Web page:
2013 Conference Report

RWH1697 started life as a Heritage Lottery funded learning project and this has continued in 2013 with a Young Roots award for young people learning about their local history.

All of this work has been headed up by Stephen Clancy, a freelance archaeologist and Historian who also works part-time at the University of the West of Scotland.

There is now a proposal that we try to establish a progressive research strand of the overall project – feeding into the main project on a regular, year on year basis so that we have the chance to continue to build on the knowledge and understanding about this important aspect of Renfrewshire’s history. All the findings could then be disseminated via the website, the touring exhibition and the annual festival – reaching schools, community organizations and building on the tourism resources we are currently trying to develop with a digital tourist trail application.

The programme.
Hosted by the University of the west of Scotland, with more than 50 delegates (20+ of whom were UWS students on a tourism and regeneration course), the programme for the 2013 conference was as follows:

Stephen Clancy: Paisley’s forgotten Heritage
In his talk, Stephen updated us on some of the most recent findings relating to Christian Shaw – in particular her influence over and impact on the development of the thread industry in Renfrewshire. He also covered some of the fascinating but lesser known histories of the area.
Delegates agreed that not only is Renfrewshire a potential tourist destination for a one day visit, with real focus and development, visitors could spend a week in the area and still leave knowing there is more to explore

Prof. Hugh McLachlan: From Witches to Stitches and Riches
Professor McLachlan has a background with Glasgow’s Caledonian University. His talk looked at the more positive angle of the Christian Shaw story: after all, this young woman was an entrepreneur who kicked started what was to become the key industry in Paisley during the 19th and 20th Centuries.
Hugh asked, not so much whether or not the ìwitchcraftî of the 17th Century existed (clearly there were and are people who practice witchcraft – the question is, if it is used for healing and such like, should it be a criminal offence?).
Hugh’s conclusions about the Bargarran events and the links to the threadmill history were clear about their potential to be used to generate wealth for the region.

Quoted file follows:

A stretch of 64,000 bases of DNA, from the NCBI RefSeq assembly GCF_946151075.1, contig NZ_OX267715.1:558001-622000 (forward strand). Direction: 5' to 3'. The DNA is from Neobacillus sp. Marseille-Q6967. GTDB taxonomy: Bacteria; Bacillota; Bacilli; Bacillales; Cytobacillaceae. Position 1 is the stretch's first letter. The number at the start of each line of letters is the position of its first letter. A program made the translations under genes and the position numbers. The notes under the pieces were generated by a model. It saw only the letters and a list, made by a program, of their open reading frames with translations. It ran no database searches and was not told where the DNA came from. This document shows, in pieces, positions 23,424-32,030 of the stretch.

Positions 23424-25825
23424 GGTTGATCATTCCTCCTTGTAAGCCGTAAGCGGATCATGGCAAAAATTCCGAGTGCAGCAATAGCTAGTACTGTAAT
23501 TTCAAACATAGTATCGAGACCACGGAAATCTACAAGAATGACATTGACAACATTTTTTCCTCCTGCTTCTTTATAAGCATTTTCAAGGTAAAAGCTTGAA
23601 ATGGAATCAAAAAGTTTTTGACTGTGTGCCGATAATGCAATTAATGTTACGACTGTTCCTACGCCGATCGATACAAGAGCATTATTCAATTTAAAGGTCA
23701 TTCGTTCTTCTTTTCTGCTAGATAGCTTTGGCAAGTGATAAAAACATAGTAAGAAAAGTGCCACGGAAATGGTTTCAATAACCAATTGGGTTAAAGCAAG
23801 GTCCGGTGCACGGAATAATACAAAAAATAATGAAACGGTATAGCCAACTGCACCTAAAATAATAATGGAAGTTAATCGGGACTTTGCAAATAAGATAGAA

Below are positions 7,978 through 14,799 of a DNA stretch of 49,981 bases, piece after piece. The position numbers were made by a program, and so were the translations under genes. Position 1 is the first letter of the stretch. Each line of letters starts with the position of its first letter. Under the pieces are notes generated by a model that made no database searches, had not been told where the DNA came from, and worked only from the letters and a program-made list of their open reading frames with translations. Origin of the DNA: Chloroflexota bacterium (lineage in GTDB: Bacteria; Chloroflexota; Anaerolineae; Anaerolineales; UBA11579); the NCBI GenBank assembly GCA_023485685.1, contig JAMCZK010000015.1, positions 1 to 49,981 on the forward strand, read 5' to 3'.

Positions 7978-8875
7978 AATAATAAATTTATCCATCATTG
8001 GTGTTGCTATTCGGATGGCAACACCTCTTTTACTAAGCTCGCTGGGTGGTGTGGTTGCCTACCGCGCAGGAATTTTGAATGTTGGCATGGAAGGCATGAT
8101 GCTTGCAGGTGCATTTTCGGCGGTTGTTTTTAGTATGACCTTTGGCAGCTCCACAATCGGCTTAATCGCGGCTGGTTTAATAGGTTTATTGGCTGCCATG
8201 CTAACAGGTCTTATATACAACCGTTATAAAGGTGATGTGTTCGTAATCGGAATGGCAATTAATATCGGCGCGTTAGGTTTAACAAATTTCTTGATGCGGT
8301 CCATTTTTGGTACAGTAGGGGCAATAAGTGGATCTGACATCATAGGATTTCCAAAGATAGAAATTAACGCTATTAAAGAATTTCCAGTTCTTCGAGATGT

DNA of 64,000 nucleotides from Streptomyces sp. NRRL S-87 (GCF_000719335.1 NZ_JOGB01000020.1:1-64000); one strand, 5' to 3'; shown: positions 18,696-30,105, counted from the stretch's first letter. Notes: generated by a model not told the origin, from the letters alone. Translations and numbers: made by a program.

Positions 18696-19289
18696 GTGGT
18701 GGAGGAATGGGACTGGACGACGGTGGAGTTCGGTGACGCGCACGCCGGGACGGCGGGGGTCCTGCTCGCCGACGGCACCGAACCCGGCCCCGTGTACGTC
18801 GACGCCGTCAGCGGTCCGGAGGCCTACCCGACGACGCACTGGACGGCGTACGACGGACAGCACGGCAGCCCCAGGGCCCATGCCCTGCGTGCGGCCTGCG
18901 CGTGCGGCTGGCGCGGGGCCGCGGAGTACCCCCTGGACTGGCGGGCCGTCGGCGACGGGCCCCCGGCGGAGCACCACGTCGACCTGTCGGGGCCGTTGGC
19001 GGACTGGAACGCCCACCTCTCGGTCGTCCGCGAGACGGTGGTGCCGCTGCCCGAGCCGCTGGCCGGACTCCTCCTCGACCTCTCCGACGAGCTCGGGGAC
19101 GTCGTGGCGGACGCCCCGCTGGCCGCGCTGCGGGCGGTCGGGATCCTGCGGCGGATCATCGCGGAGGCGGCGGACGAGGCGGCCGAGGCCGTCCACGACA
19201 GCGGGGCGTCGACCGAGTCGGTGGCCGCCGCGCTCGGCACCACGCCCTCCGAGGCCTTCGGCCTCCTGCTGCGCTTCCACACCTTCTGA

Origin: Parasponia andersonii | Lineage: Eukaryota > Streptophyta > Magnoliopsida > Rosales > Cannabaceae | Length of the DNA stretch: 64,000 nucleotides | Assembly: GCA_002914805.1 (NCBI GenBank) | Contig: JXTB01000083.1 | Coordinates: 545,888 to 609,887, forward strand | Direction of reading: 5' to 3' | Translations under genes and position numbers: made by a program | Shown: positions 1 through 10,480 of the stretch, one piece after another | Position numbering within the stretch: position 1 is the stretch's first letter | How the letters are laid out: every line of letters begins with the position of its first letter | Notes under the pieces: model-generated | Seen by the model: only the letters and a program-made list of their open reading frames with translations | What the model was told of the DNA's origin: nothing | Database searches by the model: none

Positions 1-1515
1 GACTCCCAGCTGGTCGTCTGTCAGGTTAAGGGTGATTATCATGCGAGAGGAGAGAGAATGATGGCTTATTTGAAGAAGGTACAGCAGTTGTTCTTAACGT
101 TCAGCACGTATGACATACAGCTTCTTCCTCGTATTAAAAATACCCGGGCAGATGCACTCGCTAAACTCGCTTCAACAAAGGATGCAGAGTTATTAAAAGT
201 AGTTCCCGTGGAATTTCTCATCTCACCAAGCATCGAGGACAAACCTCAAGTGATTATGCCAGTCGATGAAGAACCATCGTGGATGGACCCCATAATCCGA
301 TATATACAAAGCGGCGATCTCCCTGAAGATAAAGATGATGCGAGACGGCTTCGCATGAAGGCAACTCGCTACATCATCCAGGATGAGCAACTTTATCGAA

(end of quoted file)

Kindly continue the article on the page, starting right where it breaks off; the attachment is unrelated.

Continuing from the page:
Ingrid Shearer: A Case Study – Govan Old Kirk
Ingrid is a partner in the renowned archeology organization, Northlight Heirtage.
Her focus was on a case study where another community in Glasgow is using its heritage to build tourism.
Govan, which Ingrid controversially asserted had almost a bigger claim to being the home of the early textile industry than Paisley) has an early Christian settlement and a collection of Viking Hogback stones in its possession. With a recent ìredisplay projectî allowing much greater access to the stones, there is growing interest in heritage tourism as a way of regenerating a declining, post industrial urban community.

Discussion
A sandwich lunch and networking gave the impetus to return for the afternoon session where we broke into workshop groups and conducted round table discussions on how we can take ideas forward for Renfrewshire Witch Hunt 1697 (see appendix A).

Are there lessons to be learned from other communities?
What about other towns where ìthemedî festivals attract tourists in their thousands, like Wigtown Book Festival or the Hawick Reivers Festival?
What about other parts of the world where towns have used their dark past stories of Witchcraft to re invent themselves for the future. Salem in the USA is the best example of this, but there are others. As Hugh McLachlan pointed out, our story can turn the negative into positive as the perpetrators go on to bring wealth into the region in the form of the early thread industry.

We looked at the development plan which has been produced for us (and with us) through support from the Scottish Governments Just Enterprise scheme. John Black has prepared the plan with suggestions as to how we could develop RWH1697 as a social enterprise (See appendix B)

Finally, Liz Thomas, adviser to the board of Trustees, presented a trustee recruitment pack and the event finished with a call for interested parties to put themselves forward as potential trustees of the organization.